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Still on the fringe, Reed finally free to grow

Minors veteran working on slider, hoping to reach Majors for 1st time
@dohyoungpark
March 15, 2019

FORT MYERS, Fla. -- The third time wasn't the charm for Jake Reed. The fourth time probably won't be, either. Reed has now been a non-roster invitee to Major League Spring Training for four straight years and has put up strong numbers in the high Minors for three seasons --

FORT MYERS, Fla. -- The third time wasn't the charm for Jake Reed. The fourth time probably won't be, either.

Reed has now been a non-roster invitee to Major League Spring Training for four straight years and has put up strong numbers in the high Minors for three seasons -- without a callup or even being added to the 40-man roster. He understands he doesn't have much of a chance at breaking camp with the Twins this time around, either.

"I always joke around that it's got to be some sort of record," Reed said. "Four big league camps in a row without a day on the roster."

Unlike in years past, the knowledge that he's not competing for a spot on the Opening Day roster has freed up Reed to play the long game and focus more proactively on his development this spring. Instead of sticking with the old approach that brought him to this point and simply hoping for his situation to change, he has worked more aggressively with the Twins' pitching coaches to change the slider that he hopes will be the complement he has long sought for his plus fastball.

"What I do know is that the game is changing," Reed said. "I think this spring, more than any before, I really focused on trying to find out that information about what is going to help me take that next step."

Reed, who achieved Minor League success largely on the back of that fastball, said he was presented with data that shattered some lifelong stereotypes he had about slider usage. That helped him buy into the idea of adapting the tighter, more lateral break on the pitch to have more vertical and lateral depth to increase the separation between his slider and fastball.

Reed hadn't done such work on his slider prior to this spring, and though he has struggled at times with the command of his new pitch in games, pitching coach Wes Johnson and manager Rocco Baldelli are already encouraged by the progress the 26-year-old has made. Reed has eight strikeouts in 4 2/3 innings across five relief outings this spring.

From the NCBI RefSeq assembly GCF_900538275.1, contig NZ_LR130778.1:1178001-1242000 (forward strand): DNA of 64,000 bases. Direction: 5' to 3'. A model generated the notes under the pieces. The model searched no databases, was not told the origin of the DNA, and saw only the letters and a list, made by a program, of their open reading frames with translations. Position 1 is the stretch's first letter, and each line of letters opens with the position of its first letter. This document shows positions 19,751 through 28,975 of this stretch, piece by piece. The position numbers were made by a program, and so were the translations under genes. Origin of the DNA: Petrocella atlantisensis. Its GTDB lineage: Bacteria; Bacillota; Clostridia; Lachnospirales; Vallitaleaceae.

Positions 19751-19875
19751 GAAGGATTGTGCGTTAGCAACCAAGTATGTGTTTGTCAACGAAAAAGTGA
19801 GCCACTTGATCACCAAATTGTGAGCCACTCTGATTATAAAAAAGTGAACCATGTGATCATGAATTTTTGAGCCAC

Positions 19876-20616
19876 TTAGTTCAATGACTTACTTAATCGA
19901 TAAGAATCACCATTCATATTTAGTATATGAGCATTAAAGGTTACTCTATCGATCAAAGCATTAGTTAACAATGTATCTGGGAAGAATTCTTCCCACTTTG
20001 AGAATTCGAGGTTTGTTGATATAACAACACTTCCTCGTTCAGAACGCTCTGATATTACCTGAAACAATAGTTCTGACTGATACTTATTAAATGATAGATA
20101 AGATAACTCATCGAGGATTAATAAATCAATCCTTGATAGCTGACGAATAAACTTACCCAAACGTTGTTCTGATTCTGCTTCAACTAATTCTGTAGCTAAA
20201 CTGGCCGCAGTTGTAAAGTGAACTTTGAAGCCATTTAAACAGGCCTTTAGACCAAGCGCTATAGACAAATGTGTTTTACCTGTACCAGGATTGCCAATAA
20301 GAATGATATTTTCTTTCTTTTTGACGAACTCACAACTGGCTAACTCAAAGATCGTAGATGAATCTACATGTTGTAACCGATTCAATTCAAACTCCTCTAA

"You go back and look at his outings this spring, and you're going, 'OK, there's a 10-pitch window where this guy's getting anybody out,'" Johnson said. "So it's consistency. But that consistency is through the slider. ... The fastball's been there, right? It doesn't take a rocket scientist to figure that one out."

Again, it's not as though Reed's old repertoire wasn't working: the hard-throwing right-hander posted strong ERAs of 2.05 and 1.89 for Triple-A Rochester over the past two seasons, averaging more than one strikeout per inning in his 30 appearances in 2018. The fifth-round pick from the 2014 MLB Draft has a 2.96 ERA over five Minor League seasons.

"He hasn’t done much wrong over the past couple of seasons, really," Baldelli said. "He’s done such a nice job and is continuing to grow. That’s the impressive thing: He doesn’t sit there and say, 'I’m doing a good job, I am what I am.'"

Ultimately, as Reed tweaks the repertoire that brought him his past success, he'll never know whether his old stuff actually would have translated to the Major League level if he'd only been given a chance. But that doesn't bother him so much.

"In this situation, I don't think that's the case, because I agree with what we're trying to do, totally," Reed said. "I agree with what we're doing and I'm totally on board with it, so that really helps my mindset, too."

Do-Hyoung Park covers the Twins for MLB.com. Follow him on Twitter at @dohyoungpark and on Instagram at dohyoung.park.